Apache Solr vs Elasticsearch, the 2 leading open-source search engines... What are the main differences between these technologies?
Which one's faster? And which one's more scalable? How about ease-of-use?
Which one should you choose? Which search engine's the perfect fit for your own:
- use case
- specific needs
- particular expectations?
Obviously, there's no universally applicable answer. Yet, there are certain parameters to use when evaluating these 2 technologies.
And this is precisely what we've come up with: a list of 10 key criteria to evaluate the two search engines by, revealing both their main strengths and most discouraging weakness.
So you can compare, weight pros and cons and... draw your own conclusions.
But First, A Few Words About The Two “Contestants”
I find it only natural to start any Apache Solr vs Elasticsearch comparison by briefly shading some light on their common origins:
Both open source search engine “giants” are built on the Apache Lucene platform. And this is precisely why you're being challenged with a significant number of similar functionalities.
Already a mature and versatile technology, with a broad user community (including some heavy-weighting names: Netflix, Amazon CloudSearch, Instagram), Apache Solr is an open source search platform built on Lucene, a Java library.
And no wonder why these internet giants have chosen Solr. Its indexing and searching multiple sites capabilities are completed by a full set of other powerful features, too:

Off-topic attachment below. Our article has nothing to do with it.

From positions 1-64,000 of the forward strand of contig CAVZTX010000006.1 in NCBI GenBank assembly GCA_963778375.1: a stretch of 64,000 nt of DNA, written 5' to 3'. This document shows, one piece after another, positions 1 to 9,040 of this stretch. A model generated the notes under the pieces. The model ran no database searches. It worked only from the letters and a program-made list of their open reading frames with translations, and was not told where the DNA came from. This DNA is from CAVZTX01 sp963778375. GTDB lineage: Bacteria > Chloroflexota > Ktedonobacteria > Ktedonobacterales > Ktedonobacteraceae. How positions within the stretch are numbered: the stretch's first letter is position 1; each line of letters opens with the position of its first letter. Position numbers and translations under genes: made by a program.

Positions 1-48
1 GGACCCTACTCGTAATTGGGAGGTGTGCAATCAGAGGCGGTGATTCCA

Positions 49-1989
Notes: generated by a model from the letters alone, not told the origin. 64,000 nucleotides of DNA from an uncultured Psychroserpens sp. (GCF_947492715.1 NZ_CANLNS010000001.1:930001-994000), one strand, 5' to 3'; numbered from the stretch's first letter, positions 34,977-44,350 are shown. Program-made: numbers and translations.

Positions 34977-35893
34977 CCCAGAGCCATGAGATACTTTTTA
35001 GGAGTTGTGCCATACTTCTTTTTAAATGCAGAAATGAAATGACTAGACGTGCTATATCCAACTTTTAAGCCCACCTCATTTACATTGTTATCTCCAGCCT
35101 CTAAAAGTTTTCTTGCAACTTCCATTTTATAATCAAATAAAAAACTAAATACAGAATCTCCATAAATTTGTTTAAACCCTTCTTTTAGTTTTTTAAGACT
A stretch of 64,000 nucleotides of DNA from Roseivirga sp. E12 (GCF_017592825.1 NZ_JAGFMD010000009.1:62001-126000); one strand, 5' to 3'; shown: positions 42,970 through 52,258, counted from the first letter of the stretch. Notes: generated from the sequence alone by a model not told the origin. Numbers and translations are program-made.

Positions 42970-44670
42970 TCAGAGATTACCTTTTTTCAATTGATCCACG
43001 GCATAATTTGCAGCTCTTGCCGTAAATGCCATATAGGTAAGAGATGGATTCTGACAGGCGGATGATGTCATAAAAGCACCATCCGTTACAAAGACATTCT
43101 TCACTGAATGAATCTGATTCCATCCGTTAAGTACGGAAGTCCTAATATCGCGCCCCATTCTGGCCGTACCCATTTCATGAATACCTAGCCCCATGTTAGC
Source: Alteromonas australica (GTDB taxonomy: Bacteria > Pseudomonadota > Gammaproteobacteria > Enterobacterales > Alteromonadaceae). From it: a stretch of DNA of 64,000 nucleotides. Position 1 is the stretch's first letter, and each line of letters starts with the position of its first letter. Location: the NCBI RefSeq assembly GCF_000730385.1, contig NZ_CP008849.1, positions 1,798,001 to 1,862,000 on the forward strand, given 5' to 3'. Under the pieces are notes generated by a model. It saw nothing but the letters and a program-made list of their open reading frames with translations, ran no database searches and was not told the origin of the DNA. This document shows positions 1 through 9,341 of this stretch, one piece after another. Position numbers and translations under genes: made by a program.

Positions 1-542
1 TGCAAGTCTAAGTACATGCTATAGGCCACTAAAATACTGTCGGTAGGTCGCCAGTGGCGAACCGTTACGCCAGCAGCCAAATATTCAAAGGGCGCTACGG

- dynamic clustering
- faceted search
- NoSQL features & rich document handling
- full-text search
- real-time indexing
It's a (younger) distributed open source (RESTful) search engine built on top of Apache Lucene library.
Practically, it emerged as a solution to Solr's limitations in meeting those scalability requirements specific to modern cloud environments. Moreover, it's a:
And here's how Elasticsearch works:
It includes multiple indices that can be easily divided into shards which, furthermore, can (each) have their own “clusters” of replicas.
Each Elasticsearch node can have multiple (or just a single one) shards and the search engine is the one “in charge” with passing over operations to the right shards.
Now, if I am to highlight some of its power features:
- analytical search
- grouping & aggregation
- distributed search
1. User and Developer Communities: Truly Open-Source vs Technically Open-Source
A contrast that we could define as:
“Community over code” philosophy vs Open codebase that anyone can contribute to, but that only “certified” committers can actually apply changes to.
And by “certified” I do mean Elasticsearch employees only.
So, you get the picture:
If it's a fully open-source technology that you're looking for, Apache Solr is the one. Its robust community of contributors and committers, coming from different well-known companies and its large user base make the best proof.
It provides a healthy project pipeline, everyone can contribute, so there's no one single company claiming the monopoly over its codebase.
One that would decide which changes make it to the code base and which don't.
Elasticsearch, on the other hand, is a single commercial entity-backed technology. Its code is right there, open and available to everyone on Github, and anyone can submit pull requests.
And yet: it's only Elasticsearch employees who can actually commit new code to Elastic.
2. What Specific Use Cases Do They Address?
As you can just guess it yourself: